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#12 Women Artists: Denise Fleming

By June 17, 2018May 13th, 2021The Kerlan Blog

Denise Fleming’s art is truly a marvel. Her unique process of dyed paper pulp paintings brings lush rich color, warm glowing images, and a variety of textures, depth, and shapes found in no other picture book art.

Here is her process.



Fleming’s books have garnered a multitude of awards from a Caldecott Honor for In A Small, Small Pond (1993 Holt)


“Denise Fleming has followed her award-winning book, In the Tall, Tall Grass (Holt), with a glimpse into another ecosystem. Employing the same method of pouring colored cotton pulp through hand-cut stencils, she creates eye-catching compositions in which bold, vibrant forms are superimposed on a watery blue-green palette. The rhymed text consists of three or four words, primarily verbs, printed large on each page and arranged so that they seem to move along with the images. Herons lash and lunge, whirligigs circle and swirl, and swallows sweep, swoop, and scoop in alliterative harmony…Belying the adjectives in the title, this large attractive book is open and expansive; and it discloses more information than might appear at first glance, though the art alone is excuse enough for repeated visits.” –Horn Book

Mamma Cat Has Three Kittens

It is not only the pictures but Denise Fleming’s storytelling and developmentally perfect language choices that identify her titles as award winning. I would be hard-pressed to select my favorite read-aloud book for preschoolers. Mama Cat Has Three Kittens (Holt,1998) would be in my top ten.

The Everything Book

now available in a board book edition is the perfect gift to every new parent.

It is an compendium of early childhood concepts. I still regret leaving the signed framed poster of from the book at Bank Street.

#100 Women Artists


Is her 2018 title debuting a new technique.  This Is the Nest That Robin Built (Beach Lane, March 2018). Kirkus review calls an “avian revision of a classic rhyme,” and that would be “This Is the House That Jack Built,” the popular cumulative rhyme. Here we meet the animals — squirrel, dog, horse, pig, mouse, and more — who, in one way or another, contribute to a nest (made of twigs, string, straw, mud, weeds, and grass) that a robin builds for her fledglings. (From the blog Seven Impossible Things)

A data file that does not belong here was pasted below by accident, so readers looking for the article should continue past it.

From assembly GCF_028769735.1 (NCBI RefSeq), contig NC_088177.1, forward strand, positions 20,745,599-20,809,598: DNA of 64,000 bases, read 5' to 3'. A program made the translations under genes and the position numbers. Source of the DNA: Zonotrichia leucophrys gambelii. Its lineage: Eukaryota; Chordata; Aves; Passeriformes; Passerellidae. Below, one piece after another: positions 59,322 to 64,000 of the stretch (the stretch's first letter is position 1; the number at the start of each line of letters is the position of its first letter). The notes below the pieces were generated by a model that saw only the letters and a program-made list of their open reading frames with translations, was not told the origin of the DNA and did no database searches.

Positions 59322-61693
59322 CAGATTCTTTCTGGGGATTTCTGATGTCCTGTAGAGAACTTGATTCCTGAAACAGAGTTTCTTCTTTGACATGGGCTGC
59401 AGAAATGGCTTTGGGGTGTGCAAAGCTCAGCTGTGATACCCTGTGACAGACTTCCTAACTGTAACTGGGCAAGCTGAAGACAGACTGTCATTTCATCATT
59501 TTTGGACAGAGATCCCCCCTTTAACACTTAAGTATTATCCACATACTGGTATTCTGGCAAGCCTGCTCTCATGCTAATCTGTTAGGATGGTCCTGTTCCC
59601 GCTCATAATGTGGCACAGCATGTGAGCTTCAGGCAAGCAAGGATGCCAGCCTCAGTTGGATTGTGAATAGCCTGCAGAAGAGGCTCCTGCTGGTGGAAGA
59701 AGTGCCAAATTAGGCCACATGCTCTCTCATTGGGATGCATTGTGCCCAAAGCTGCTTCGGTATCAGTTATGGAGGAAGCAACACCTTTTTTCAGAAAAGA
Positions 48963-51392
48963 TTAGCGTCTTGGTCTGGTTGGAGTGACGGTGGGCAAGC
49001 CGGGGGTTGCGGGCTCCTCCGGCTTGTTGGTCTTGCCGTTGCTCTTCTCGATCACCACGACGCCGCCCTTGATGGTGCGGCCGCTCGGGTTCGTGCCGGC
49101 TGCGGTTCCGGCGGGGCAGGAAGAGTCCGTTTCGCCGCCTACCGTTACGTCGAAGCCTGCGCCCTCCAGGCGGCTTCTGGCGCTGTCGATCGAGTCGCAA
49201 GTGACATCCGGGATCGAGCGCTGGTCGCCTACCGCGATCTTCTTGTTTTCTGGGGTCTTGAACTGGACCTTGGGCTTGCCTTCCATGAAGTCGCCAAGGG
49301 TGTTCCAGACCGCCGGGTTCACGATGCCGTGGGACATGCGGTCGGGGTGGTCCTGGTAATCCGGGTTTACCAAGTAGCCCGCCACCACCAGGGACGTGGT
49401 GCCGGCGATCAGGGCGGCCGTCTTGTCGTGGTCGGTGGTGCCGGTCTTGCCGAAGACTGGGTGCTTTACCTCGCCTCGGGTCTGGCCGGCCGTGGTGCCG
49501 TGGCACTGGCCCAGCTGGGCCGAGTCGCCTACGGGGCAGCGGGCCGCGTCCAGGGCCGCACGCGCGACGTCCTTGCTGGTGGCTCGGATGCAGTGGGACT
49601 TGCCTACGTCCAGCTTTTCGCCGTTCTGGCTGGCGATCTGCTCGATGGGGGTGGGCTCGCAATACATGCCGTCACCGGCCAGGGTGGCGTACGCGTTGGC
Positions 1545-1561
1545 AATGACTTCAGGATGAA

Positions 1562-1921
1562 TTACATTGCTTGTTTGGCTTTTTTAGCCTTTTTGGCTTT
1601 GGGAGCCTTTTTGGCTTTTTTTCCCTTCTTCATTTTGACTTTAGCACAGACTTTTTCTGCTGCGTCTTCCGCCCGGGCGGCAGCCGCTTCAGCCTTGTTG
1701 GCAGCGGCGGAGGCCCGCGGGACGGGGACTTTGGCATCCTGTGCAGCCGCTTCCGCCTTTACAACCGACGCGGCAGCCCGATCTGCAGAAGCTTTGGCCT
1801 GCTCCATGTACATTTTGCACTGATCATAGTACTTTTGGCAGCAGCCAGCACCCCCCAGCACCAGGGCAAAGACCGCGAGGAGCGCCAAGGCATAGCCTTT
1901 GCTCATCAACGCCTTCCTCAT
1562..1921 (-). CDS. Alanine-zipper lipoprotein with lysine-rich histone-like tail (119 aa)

These are the NESTLINGS, tufted and pink, that cracked the eggs, brittle and blue, that lay on the grass, fresh and sweet, that cushions the weeds, dotted with seeds, that bind the mud, soft not soupy, that plasters the straw, rough and tough, that covers the string, long and strong, that wraps round the twigs, not too big, that anchor the nest that Robin built.”

From an interview at Writing For Kids (While Raising Them) by Tara Lazar, Fleming describes her new technique 

“I have been illustrating my books with pulp painting for over 25 years. While I love paper making, I felt it was time for a change for several reasons. The small company where I bought my pulp had changed hands and the new pulp was causing me problems. The board I used for stencils was no longer available. I had tried substitutes but none worked as well for detail and some were difficult to cut. Then, there were the hours of standing bent over the paper vat which was affecting my health. These were all a part of my decision to experiment with new techniques.

Gelatin printing and foam printing along with collage were the techniques that really interested me. These provided more freedom and the ability to create more detail, which is difficult with paper making. I also felt I needed a bit of reinvention. I have been around for a long time, I wanted readers to take a second look at my art. I am fascinated with printmaking. Before I created books I studied printmaking, mostly etching, lithos and mono-prints. I am excited to try new styles and techniques in upcoming books.”



#100 Women Artists

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